News / Economy

UN: Climate Change May Impact Global Business

Cover of UN's
Cover of UN's "GEO-5 for Business: Impacts of a Changing Environment on the Corporate Sector" report
Selah Hennessy
Extreme weather events, including rising temperatures linked to climate change, and growing competition for natural resources mean tough times may be ahead for the business sector, the United Nations said in a report published Friday.  

Nick Nuttall is from the United Nations Environmental Program.

“We are living in a world of more extreme weather events.  We are living in a world of rising water scarcity.  We are living in a world where things like natural resources are being gobbled up at an increasing rate.  By 2050, if we carry on this way, natural resource consumption will triple," said Nuttall.

The report is called "GEO-5 for Business: Impacts of a Changing Environment on the Corporate Sector."   It follows the U.N.’s Global Environment Outlook which made a comprehensive assessment of the state of the world's changing climate.  

According to that report, human pressures on the planet mean that several critical environmental thresholds are approaching or have already been surpassed.

Nuttall says that has widespread implications for global business.  The new report looks at how construction, chemicals, mining, food, and other industries will all be impacted.
 
Nuttall gives the example of South Africa, where pressure on natural resources will impact mining costs.

“Certainly in respect to their platinum mines, they could actually face water charges 10 times their current value by 2020, so that's in just seven years, because of water scarcity in South Africa," he said.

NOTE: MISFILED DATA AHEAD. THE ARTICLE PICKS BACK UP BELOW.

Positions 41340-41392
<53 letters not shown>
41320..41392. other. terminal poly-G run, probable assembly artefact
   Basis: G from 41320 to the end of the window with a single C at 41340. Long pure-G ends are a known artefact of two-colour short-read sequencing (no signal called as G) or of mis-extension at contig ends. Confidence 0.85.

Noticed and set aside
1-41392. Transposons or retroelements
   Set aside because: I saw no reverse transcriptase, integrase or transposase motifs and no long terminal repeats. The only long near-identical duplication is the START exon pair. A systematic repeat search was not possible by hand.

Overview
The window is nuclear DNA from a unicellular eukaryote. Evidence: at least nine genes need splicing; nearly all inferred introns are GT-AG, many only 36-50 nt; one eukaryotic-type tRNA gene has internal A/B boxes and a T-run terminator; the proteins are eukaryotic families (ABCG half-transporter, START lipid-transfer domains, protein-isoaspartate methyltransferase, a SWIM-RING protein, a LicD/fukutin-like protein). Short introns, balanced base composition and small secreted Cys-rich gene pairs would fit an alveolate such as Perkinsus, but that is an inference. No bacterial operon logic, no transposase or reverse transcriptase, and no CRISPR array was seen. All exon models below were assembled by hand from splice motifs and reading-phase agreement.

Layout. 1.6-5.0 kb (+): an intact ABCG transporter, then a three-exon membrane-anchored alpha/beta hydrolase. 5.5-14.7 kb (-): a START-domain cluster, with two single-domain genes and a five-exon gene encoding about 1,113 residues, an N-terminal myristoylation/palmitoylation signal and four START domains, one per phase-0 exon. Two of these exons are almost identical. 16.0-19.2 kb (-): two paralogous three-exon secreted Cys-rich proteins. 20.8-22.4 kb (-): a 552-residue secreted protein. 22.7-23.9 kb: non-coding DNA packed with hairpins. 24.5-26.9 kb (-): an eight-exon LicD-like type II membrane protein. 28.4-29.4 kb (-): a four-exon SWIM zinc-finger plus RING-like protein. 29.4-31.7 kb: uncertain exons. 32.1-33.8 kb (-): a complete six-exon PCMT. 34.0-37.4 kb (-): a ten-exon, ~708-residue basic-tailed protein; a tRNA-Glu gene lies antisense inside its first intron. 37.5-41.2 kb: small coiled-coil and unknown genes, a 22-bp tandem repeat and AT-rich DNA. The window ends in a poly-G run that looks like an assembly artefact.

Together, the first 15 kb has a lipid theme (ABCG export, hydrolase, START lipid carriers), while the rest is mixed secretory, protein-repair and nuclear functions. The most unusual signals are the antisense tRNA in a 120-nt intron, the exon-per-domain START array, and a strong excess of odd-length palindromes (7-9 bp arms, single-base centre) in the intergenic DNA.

Rising temperatures will also impact the tourist industry, the report says.  For example, it says less than half of the ski resorts operating in the northeast of the United States will remain economically viable 30 years from now.

Nuttall says that meanwhile, the world's population is growing, especially in countries with developing economies.  Governments will have to make major investments for infrastructure needs such as transport and electricity.  

Nuttall says it’s important the future is built with the environment in mind.

“So there is a huge amount, trillions of dollars, being invested in the coming years in many developing countries.  And that is happening in a sense through the private sector.  The question is whether the governments involved can push that investment into the green, environmentally friendly space," said Nuttall.

According to the U.N. report, 80 percent of the capital needed to address climate change may come from the private sector.

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